The Toyota SAS (System of Active Stability) and Active Mast Control are just the beginning of the safety features for this family of trucks. The two smallest trucks also incorporate Turn Speed Control like the Toyota 3-wheel Electric, but beyond that all 10 truck styles also include operator presence sensing, keyed lowering interlock, maximum speed and acceleration limits, and one-way automatic load leveling.
As a smaller truck built for warehousing operations, lighting is a big concern too, as running in and out of trailers calls for clear visability at all times. The Core Electric comes standard with headlights to keep things clear, and on demand power steering keeps your operators from tiring themselves out fighting with steering.
There's upgrades, right?
Of course there are upgrades! To be a little different we're going to start from the middle and move out.
Power is good: All these trucks come in two flavors; 36V and 48V. We almost always recommend the 48V because for the price difference the extra life in the battery is absolutely worth it except in the most light use situations. Just ask our CSS team members about what might be best for your business.
We already mentioned the wide variety of available masts, but there are a few excellent options related to the upright. If you've got a dusty or dirty environment tilt cylinder boots can help protect your hydraulics, and options like an integral sideshifter will give you more options when it comes to handling loads.
Lights, lights, lights galore! Everything from straight LED upgrades to a raft of rear light options can round out the hazard and working illumination for your trucks. Reverse activated work lights can even cut down on unnecessary light on the truck. Even traditional and LED strobes in multiple colors are ready to make sure your truck stays visible to those working around it.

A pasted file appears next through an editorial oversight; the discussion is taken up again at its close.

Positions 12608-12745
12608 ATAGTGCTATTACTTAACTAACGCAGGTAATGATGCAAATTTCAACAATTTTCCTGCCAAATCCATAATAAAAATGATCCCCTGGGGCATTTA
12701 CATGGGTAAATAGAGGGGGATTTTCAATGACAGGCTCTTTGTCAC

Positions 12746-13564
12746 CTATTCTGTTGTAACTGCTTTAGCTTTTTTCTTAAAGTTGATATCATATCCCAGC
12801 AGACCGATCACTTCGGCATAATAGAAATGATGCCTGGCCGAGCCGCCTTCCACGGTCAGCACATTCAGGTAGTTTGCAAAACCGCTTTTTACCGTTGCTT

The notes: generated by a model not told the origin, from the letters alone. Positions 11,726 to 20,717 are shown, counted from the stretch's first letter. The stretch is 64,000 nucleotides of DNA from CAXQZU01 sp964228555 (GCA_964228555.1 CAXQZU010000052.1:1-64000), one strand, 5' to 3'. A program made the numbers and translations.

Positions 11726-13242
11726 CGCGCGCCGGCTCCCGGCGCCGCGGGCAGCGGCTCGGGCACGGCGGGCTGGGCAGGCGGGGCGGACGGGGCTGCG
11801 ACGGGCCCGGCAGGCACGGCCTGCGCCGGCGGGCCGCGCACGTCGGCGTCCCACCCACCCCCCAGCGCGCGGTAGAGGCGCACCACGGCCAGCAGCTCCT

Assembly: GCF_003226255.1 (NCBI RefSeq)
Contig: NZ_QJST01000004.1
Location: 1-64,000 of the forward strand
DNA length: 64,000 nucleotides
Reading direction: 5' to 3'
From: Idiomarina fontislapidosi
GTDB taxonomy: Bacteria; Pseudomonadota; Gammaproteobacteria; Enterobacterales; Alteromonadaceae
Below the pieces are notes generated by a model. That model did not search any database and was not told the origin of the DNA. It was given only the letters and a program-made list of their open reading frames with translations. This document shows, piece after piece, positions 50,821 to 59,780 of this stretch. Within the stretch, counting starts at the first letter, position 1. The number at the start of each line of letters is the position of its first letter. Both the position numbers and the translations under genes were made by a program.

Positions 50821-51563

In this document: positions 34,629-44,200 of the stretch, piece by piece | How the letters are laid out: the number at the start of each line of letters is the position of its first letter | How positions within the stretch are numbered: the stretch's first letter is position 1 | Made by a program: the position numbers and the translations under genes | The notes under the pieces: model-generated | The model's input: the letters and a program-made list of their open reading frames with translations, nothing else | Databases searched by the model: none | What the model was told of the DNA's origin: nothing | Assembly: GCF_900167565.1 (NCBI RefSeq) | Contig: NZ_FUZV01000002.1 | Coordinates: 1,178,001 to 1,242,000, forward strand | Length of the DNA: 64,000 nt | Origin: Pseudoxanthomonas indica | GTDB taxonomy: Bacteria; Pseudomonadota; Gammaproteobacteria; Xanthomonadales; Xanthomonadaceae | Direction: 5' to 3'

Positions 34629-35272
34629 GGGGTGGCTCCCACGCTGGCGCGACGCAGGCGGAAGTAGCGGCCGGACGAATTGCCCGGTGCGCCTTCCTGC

Lastly the body of the forklift gets many, many areas where you can add some love and functionality. From the handy string cutter to help try and protect against sucking twine into the gearbox (not a cheap thing to fix), to mini-lever controls, to battery rollers and slide-out options, all these (and many more) are the little quality of life improvements that can either help your operators perform better for longer, or help you and your local Toyota dealer take care of your trucks more easily.
Core Electric EE Version
I like my aisles narrow
Toyota also has something a little different built for the Core Electric trucks. Taking a conventional four wheel forklift and adding narrow aisle stacking capability usually winds up with either a really special machine (with all the hard to get parts involved) or some kind of special attachment you have to put on afterwards.
Toyota decided to split the difference and produce a truck from factory with a specialty mast and attachment. Built by Cascade the mast and turret attachment turn the Core Electric forklift into a turreted narrow-aisle truck. As a wholly owned independent subsidiary of Toyota, Cascade already operates hand-in-glove with Toyota on many projects, so adapting the Core Electric represented only small changes to the truck.
Because this upgrade meant only minor changes to the truck, the same Toyota dependability and parts availability remains true throughout the components. AC motors, SAS safety systems, and the rest of Toyota's promise of quality all shine through, while Cascade also maintains industry leading parts availability and quality.
So that's our piece on the Toyota Core Electric series of forklifts. With the Toyota promise of quality at work in your business you'll see the benefits every day. To see what they say about these trucks you can, as always, Click Here to check out their website.
For a more personalized idea of what the Toyota Core Electric could do for you, you can Get In Contact with one of our CSS Team Members to learn more about this machine and about your options for putting battery power to work for you.
*A bit of leeway was taken with the math for the example with Wile E Coyote. Atmospheric friction was ignored because terminal velocity under Earth Standard Temperature and Pressure would only allow Wile to reach half the needed velocity to reach the same ~65000J of impact force the given load would have, assuming Wile weighs the same as an average coyote.